introducing said plasmid to a wild type of said bacteria species so as to produce bacteria which demonstrate altered DNA adenine methylase (Dam) activity such that said bacteria are rendered non-pathogenic and suitable for use as an attenuated live bacterial vaccine.
47. The method of claim 46, wherein said expression of said dam gene is overexpressed.
48. The method of claim 47, wherein said overexpression is obtained by control of said cloned dam gene by a promoter.
49. The method of claim 48, wherein said promoter is selected from the group consisting of a lac promoter, tac promoter, araBAD promoter, trc promoter, trp promoter, T7, SP6, or T5 bacteriophage promoters, a native promoter from that species, or other appropriate promoter.
50. The method of claim 46, wherein said bacteria is a species of the Pasterurellaceae family.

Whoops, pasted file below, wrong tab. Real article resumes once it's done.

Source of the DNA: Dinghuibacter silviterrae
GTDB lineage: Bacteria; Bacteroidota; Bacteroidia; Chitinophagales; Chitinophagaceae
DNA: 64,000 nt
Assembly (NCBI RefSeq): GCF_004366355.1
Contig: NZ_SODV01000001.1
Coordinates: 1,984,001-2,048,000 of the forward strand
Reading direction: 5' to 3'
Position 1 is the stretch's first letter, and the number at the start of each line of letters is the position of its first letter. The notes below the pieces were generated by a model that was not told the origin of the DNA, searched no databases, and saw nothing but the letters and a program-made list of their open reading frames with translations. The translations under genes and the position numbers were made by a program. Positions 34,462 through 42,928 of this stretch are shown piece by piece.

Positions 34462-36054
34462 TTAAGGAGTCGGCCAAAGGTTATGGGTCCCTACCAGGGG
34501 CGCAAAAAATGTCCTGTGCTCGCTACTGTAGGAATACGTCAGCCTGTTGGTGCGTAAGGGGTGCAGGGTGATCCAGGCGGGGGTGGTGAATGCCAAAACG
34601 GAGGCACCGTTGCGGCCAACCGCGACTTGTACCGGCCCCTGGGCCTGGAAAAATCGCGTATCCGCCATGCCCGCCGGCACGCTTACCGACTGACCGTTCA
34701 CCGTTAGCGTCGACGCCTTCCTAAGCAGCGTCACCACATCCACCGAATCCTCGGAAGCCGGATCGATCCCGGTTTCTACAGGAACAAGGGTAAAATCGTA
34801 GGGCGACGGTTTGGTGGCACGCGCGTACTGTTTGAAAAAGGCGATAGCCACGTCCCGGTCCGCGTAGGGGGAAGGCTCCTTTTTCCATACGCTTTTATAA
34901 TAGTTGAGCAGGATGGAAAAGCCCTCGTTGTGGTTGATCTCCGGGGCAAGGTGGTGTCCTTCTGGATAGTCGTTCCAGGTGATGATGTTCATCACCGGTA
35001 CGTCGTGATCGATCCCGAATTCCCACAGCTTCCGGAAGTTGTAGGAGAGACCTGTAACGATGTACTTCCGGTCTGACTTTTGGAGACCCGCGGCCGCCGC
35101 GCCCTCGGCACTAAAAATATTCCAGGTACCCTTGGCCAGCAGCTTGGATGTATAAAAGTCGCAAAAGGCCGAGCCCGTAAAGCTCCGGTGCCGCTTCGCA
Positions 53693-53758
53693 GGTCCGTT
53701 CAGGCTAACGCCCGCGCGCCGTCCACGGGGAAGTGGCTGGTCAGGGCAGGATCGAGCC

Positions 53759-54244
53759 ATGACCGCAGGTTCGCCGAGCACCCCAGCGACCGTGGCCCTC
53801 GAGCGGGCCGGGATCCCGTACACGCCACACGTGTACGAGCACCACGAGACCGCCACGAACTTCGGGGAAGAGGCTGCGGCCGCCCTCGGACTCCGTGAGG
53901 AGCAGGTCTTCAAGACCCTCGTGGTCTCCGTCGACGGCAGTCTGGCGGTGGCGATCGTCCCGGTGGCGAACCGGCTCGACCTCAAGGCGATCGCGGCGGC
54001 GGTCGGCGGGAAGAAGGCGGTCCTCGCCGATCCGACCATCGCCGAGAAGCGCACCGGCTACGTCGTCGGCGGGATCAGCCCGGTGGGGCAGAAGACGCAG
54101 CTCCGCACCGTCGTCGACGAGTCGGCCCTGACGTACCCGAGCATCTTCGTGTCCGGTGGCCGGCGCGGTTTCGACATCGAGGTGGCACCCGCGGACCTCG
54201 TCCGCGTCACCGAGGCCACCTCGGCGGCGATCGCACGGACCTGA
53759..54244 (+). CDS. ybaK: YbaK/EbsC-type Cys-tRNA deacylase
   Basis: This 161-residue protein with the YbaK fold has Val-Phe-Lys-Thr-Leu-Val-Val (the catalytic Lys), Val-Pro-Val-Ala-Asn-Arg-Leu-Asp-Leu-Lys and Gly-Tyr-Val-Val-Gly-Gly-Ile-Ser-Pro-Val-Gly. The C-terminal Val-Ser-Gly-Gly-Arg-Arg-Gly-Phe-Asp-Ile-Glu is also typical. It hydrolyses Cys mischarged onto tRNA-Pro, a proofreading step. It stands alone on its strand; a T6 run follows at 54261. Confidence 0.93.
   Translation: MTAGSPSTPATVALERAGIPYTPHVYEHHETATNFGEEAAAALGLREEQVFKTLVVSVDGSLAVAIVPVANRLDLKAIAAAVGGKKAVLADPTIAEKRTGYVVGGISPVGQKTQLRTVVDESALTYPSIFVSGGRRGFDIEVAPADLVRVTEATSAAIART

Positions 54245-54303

51. The method of claim 46, wherein the bacteria are an attenuated form of a bacteria selected from the group consisting of Pasteurella multocida, Mannheimia haemolytica, Actinobacillus pleuropneumoniae, Haemophilus somnus, Actinobacillus suis, and Haemophilus parasuis.
52. The method of claim 46, wherein said plasmid is stabilized by treating a mutation in a chromosome of said bacteria, said mutation being lethal to said bacteria under predetermined conditions.
53. A method of providing a level of immunity to infection by a pathogenic bacteria comprising:
providing an attenuated strain of bacteria, said attenuated strain comprising a cloned dam gene capable of altered DNA adenine methylase (Dam) activity such that said bacteria are attenuated and suitable for use as a live vaccine;
providing a pharmaceutically acceptable carrier;
combining said attenuated strain of bacterial with said carrier to produce a dose of vaccine suitable for use by a subject capable of being infected by said bacteria;
administering to said subject said dose of vaccine in sufficient quantity to illicit an immune response to said pathogenic bacteria, said response being sufficient to produce antibodies to said pathogenic bacteria.